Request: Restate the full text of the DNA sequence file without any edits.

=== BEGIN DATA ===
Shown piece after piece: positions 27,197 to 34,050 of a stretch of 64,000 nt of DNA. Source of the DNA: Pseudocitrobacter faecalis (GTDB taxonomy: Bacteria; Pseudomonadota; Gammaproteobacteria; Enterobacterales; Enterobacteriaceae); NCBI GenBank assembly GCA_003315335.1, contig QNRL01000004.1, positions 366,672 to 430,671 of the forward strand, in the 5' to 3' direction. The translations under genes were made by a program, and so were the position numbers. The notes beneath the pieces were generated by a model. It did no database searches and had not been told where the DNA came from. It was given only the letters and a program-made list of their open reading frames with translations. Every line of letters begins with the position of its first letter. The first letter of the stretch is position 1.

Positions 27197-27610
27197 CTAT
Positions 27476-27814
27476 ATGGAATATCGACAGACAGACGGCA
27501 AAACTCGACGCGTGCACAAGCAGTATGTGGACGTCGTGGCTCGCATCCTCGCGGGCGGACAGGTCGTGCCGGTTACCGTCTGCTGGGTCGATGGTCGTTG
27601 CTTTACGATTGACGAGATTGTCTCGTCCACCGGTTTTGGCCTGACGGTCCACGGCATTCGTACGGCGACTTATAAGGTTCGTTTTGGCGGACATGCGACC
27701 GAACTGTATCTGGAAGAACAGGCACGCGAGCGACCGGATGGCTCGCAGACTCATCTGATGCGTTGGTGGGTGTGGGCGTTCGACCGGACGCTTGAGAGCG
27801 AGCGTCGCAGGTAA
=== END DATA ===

Shown piece after piece: positions 27,197 to 34,050 of a stretch of 64,000 nt of DNA. Source of the DNA: Pseudocitrobacter faecalis (GTDB taxonomy: Bacteria; Pseudomonadota; Gammaproteobacteria; Enterobacterales; Enterobacteriaceae); NCBI GenBank assembly GCA_003315335.1, contig QNRL01000004.1, positions 366,672 to 430,671 of the forward strand, in the 5' to 3' direction. The translations under genes were made by a program, and so were the position numbers. The notes beneath the pieces were generated by a model. It did no database searches and had not been told where the DNA came from. It was given only the letters and a program-made list of their open reading frames with translations. Every line of letters begins with the position of its first letter. The first letter of the stretch is position 1.

Positions 27197-27610
27197 CTAT
Positions 27476-27814
27476 ATGGAATATCGACAGACAGACGGCA
27501 AAACTCGACGCGTGCACAAGCAGTATGTGGACGTCGTGGCTCGCATCCTCGCGGGCGGACAGGTCGTGCCGGTTACCGTCTGCTGGGTCGATGGTCGTTG
27601 CTTTACGATTGACGAGATTGTCTCGTCCACCGGTTTTGGCCTGACGGTCCACGGCATTCGTACGGCGACTTATAAGGTTCGTTTTGGCGGACATGCGACC
27701 GAACTGTATCTGGAAGAACAGGCACGCGAGCGACCGGATGGCTCGCAGACTCATCTGATGCGTTGGTGGGTGTGGGCGTTCGACCGGACGCTTGAGAGCG
27801 AGCGTCGCAGGTAA